Another class of materials in which the nanoscopic light-induced isomerization of the azobenzene molecules is transferred into a macroscopic movement involves azo-LCEs. LCEs are loosely cross-linked polymer networks that share the properties of both liquid crystalline polymers and elastomers [302]. Similar to normal LCs, LCEs are characterized by an ordered organization, in which the molecular constituents of the material are preferentially aligned in a liquid crystalline phase. In addition, the design of an LCE architecture involves the inclusion of slightly dense crosslinks, which confer specific structural and elastic properties to the polymeric network. Such materials are then solid polymeric systems, cuttable in free-standing films with well-defined shapes, possessing furthermore a defined molecular order. The peculiarity of LCE films is the large structural deformation they undergo in response to an external stimulus capable to disrupt the molecular liquid crystalline order. The competitive mechanism is obviously the heat transfer to material matrix. A temperature increase, indeed, can cause liquid crystalline into isotropic phase transition, turning the ordered material system into a disordered one. The increase of structural disorder at molecular level translates into a macroscopic contraction of the LCE along the LC director, which defines the direction of the molecular alignment, and the concomitant material expansion in the direction orthogonal to the director. As this structural deformation is reversible, LCEs have immediately been regarded as soft actuators and artificial muscles able to convert at command external energy into mechanical movement. A particularly relevant aspect associated with the technological implications of LCEs is that the reversible structural deformation can be driven even using light as energy source once the azobenzene molecules have been included into the material matrix. In this case, indeed, the non-mesogenic cis-azobenzene isomer produced into the photoisomerization destabilizes the initial LC phase, efficiently sustained by the rod-like trans-azobenzene, and causes the lowering of the LCE molecular order, which eventually leads to the macroscopic material deformation. Furthermore, as the photoisomerization reaction is fully reversible, the initial geometrical configuration of the LCE film is restored by the thermal relaxation of the cis-azomolecules back to the mesogenic trans isomers. The relaxation induces a recovery of the original LC phase and makes the material available for a new photo-actuated deformation. Eventually, the LC order recovery can be also accelerated by the irradiation of the LCE film with visible light, which further stimulates the depletion of the cis-azomolecule population. Reversible light-induced uniaxial contraction of about 20% along the director direction of monodomain azobenzene-containing LCEs has been reported since the first studies about the light-induced mechanical actuation of these materials [303], [304]. However, the exact geometry of the film deformation depends on the actual distribution of the LC directors inside the film, and in azobenzene-containing LCEs, it can be different for monodomain and polydomain liquid crystalline networks. Details about LCE chemistry, design, molecular alignment strategies and macroscopic deformation engineering can be found in several already existing reviews [32], [305], [306], [307], [308], [309], [310], [311]. Here, we want to provide a general and brief overview on the main aspects of the photo-actuation occurring in azo-LCEs as a manifestation of a nanoscopic-to-macroscopic propagation of light-induced movements in azomaterials, highlighting also several applications offered by such material systems as light-driven artificial muscles, self-propelling locomotors and energy-harvesting devices.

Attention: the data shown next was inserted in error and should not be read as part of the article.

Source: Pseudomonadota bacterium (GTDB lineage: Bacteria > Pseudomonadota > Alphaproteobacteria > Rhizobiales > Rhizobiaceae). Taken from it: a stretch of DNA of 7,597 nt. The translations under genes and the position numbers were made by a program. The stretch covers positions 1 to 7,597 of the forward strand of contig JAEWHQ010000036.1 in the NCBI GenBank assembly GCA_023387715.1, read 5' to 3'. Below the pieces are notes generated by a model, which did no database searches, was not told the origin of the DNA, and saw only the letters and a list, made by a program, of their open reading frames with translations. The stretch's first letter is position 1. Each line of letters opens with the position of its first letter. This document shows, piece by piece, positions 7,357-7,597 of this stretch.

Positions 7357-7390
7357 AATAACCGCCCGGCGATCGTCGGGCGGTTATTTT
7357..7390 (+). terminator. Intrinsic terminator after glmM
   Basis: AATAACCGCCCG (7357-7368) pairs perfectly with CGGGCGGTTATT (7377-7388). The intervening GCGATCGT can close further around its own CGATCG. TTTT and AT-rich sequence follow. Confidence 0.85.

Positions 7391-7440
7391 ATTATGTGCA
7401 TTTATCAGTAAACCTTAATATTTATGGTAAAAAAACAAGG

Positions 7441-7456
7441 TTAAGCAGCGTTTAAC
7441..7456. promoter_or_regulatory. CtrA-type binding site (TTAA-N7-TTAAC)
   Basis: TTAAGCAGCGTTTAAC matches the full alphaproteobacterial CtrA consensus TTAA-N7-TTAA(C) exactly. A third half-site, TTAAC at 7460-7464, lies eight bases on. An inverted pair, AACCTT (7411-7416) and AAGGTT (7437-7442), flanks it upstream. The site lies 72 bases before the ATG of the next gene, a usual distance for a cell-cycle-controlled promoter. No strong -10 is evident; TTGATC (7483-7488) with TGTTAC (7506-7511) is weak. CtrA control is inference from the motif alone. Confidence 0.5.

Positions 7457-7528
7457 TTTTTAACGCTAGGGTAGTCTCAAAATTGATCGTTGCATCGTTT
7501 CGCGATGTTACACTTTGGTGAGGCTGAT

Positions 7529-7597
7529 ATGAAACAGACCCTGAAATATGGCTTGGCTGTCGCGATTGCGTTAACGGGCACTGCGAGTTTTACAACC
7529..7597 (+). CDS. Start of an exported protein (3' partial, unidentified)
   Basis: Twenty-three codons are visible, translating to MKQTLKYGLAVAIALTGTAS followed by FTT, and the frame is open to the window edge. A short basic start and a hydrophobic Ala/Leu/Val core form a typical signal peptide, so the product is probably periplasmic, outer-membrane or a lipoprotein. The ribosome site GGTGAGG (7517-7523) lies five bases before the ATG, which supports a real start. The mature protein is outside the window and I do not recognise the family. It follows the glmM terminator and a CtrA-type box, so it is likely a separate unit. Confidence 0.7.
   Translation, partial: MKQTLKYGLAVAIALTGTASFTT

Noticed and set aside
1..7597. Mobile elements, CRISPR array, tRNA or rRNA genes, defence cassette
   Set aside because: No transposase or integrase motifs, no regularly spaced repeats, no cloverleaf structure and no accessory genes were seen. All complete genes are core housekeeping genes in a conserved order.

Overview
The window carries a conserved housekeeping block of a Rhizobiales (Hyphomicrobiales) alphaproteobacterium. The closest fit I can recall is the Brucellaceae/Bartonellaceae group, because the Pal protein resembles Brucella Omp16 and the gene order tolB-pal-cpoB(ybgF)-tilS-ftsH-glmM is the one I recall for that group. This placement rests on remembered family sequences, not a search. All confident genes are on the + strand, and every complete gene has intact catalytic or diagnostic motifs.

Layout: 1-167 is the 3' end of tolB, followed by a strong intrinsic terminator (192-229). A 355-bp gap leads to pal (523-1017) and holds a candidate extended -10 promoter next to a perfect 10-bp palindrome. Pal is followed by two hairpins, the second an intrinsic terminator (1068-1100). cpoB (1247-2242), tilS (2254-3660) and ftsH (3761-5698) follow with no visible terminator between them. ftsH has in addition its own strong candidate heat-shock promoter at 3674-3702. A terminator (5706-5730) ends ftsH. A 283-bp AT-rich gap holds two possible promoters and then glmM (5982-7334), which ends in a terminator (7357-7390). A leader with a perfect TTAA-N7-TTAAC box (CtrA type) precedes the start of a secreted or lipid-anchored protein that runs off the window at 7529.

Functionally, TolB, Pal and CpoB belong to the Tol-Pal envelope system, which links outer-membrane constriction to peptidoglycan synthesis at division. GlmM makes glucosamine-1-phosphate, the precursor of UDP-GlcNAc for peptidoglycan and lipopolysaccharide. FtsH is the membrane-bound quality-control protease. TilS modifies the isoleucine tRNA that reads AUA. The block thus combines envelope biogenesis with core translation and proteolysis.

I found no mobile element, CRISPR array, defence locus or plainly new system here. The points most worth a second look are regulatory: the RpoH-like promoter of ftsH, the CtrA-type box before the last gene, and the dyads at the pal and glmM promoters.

4.1 The photo-actuation in azo-LCEs

The light-induced deformation of a free-standing monodomain azo-LCE films (typical thickness in the order of 10–100 μm) involves typically the bending of the film toward the direction of the incoming irradiating light [312], [313], [314], [315]. Such bending behavior is determined by the large absorption extinction coefficient of the trans-azomolecule in the UV optical range, which generates a gradient in the photoisomerization efficiency for the azomolecules located at different positions along the direction of the film thickness. Indeed, most of the incident light is absorbed in the proximity of the irradiated surface within a thickness of 1–2 μm, while the trans-azomolecules in the bulk of the film and at the bottom surface remain almost unaffected [312]. This isomerization gradient causes the contraction only of the exposed surface of the film, which finally bends toward the incoming light direction (Figure 22).